Omental Transposition Surgery for Mild Alzheimer's Disease
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|ClinicalTrials.gov Identifier: NCT02349191|
Recruitment Status : Not yet recruiting
First Posted : January 28, 2015
Last Update Posted : March 22, 2016
This study is a prospective, single arm, non-randomized, interventional study to evaluate the safety and effectiveness of Omental transposition (OT) in subjects with early stage AD.
Within-subjects (repeated-measures) design will be utilized to compare follow-up outcomes to baseline.
The following assessments will be performed at baseline, then at 1, 3, 6, 12, and 24 months following surgery:
- Montreal Cognitive Assessment (MoCA)
- Alzheimer's Disease Assessment Scale-Cognition (ADAS-Cog)
- General Practitioner Assessment of Cognition (GPCOG)
- Eight-item Informant Interview to Differentiate Aging and Dementia (AD8) Subjects who have early stage AD confirmed by a neuropsychological test (MoCA) and who are healthy enough to undergo surgery.
The experimental procedure to be performed is omental transposition (OT) surgery. It will be performed as a laparoscopic or open procedure for omental lengthening and an open procedure for brain access, with a general surgeon performing the omental lengthening/tunneling and a neurosurgeon performing brain access/brain biopsy/omental placement on brain.
Up to twenty-five (25) subjects, with the first 5 subjects being part of a learning curve group and the next 20 subjects being part of the experimental group.
The duration of each subject's participation will be approximately 25 months from screening through the 24 month follow-up visit.
|Condition or disease||Intervention/treatment||Phase|
|Alzheimer's Disease||Procedure: Omental transposition for mild Alzheimers disease||Not Applicable|
The experimental procedure to be performed is omental transposition surgery, during which a general surgeon and a neurosurgeon work as a team to transpose a pedicle omental graft to the surface of the brain. The general surgeon is responsible for performing a laparotomy/laparoscopy, elongating the omentum into a long pedicle and developing an extensive subcutaneous tunnel up the chest and neck to the head. The neurosurgeon is responsible for performing the craniotomy and securing the omentum on the brain.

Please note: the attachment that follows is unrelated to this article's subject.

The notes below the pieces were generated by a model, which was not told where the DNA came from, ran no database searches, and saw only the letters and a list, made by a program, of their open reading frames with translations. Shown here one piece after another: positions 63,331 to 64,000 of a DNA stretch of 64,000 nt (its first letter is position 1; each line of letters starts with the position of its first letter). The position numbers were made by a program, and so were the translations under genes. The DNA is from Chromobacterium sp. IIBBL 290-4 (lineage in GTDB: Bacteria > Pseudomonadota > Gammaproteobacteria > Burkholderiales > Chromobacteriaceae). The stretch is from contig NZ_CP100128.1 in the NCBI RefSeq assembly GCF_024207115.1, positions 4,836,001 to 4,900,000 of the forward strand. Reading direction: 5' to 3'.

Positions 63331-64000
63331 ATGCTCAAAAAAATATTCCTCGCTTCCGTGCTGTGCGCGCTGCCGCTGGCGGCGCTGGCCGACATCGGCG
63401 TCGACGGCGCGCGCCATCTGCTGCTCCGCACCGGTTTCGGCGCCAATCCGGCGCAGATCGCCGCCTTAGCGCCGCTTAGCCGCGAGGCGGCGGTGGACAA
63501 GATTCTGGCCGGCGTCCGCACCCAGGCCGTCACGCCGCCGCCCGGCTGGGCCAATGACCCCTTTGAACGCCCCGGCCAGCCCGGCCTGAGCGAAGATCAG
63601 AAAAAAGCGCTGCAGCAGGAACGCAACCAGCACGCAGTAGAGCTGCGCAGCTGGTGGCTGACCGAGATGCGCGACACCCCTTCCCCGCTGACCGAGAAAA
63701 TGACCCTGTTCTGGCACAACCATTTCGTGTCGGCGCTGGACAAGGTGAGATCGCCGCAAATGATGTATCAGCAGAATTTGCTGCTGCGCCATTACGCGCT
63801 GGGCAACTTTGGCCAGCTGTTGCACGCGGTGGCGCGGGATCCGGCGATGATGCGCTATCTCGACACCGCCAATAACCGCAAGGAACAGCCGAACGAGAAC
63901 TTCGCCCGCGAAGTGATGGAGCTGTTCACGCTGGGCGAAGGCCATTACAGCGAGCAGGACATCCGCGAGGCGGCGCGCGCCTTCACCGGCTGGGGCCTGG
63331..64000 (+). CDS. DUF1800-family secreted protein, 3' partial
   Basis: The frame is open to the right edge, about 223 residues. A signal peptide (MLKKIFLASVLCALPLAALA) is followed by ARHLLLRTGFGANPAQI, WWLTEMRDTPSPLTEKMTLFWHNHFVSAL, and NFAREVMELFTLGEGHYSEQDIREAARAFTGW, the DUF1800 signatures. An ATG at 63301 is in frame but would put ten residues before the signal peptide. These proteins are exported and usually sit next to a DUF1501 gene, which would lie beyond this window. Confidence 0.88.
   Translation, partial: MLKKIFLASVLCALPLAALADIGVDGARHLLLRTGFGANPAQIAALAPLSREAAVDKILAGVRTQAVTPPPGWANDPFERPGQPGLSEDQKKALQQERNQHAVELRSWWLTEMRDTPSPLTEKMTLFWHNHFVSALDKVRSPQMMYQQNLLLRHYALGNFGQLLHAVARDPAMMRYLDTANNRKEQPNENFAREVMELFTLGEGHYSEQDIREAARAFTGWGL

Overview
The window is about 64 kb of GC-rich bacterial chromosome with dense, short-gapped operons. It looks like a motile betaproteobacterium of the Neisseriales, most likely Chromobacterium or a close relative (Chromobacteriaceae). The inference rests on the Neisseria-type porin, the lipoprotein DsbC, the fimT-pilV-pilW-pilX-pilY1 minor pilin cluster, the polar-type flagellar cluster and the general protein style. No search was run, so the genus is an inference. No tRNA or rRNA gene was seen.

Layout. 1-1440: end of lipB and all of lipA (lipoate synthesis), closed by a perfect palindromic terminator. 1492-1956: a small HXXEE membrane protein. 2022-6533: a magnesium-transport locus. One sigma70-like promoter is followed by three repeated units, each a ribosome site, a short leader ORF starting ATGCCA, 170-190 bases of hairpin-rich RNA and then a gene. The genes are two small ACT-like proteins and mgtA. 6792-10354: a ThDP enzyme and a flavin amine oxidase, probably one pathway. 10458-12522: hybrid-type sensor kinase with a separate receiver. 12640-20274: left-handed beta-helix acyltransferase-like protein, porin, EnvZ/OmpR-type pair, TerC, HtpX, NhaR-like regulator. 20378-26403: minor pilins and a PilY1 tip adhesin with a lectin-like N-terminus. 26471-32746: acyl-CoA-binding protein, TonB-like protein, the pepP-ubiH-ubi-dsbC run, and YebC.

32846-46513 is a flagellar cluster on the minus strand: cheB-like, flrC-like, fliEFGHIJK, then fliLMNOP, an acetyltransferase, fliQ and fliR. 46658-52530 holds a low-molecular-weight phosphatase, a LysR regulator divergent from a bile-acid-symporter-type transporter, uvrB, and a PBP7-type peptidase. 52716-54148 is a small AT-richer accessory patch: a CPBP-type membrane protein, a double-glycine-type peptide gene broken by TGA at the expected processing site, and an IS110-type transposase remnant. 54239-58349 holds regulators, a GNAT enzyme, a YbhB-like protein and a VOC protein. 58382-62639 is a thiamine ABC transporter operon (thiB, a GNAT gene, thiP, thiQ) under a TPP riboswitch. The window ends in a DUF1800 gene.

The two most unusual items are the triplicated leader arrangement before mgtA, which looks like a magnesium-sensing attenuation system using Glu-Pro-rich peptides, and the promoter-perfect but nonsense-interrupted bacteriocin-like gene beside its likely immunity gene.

Creating an intact omental pedicled flap requires the services of a general surgeon and neurosurgeon. The first step in the operation is to obtain access to the abdominal cavity laparoscopically using four 5cm trocars, or via laparotomy through an upper midline incision. The omentum is then removed from the transverse colon, after which it is separated from its proximal and central attachments to the stomach. The omentum detachments are made directly on the greater curvature of the stomach, leaving the gastroepiploic arteries and veins within the still-connected omentum apron.
Final separation of the omentum from the proximal portion of the stomach is done by dividing the left gastroepiploic vessels, which at the highest proximal level on the stomach become the short gastric vessels. The vascular connections to and from the omentum are now maintained solely from the right gastric and right gastroepiploic vessels. In order for the omental pedicle graft to reach the brain without tension, further surgical tailoring of the omentum is carried out, with care being taken to ensure the preservation of a major omental artery and vein.
After the omentum has been lengthened to an appropriate extent to reach the head, several small (3- to 4-inch) transverse incisions are made on the chest wall slightly lateral to the midline, with the side of the midline to make the transverse incisions depending on which cerebral hemisphere the omentum is to be placed. These transverse incisions are connected subcutaneously, thus creating a tunnel that begins at the upper pole of the midline abdominal incision and travels subcutaneously, up the chest wall and neck to behind the ear.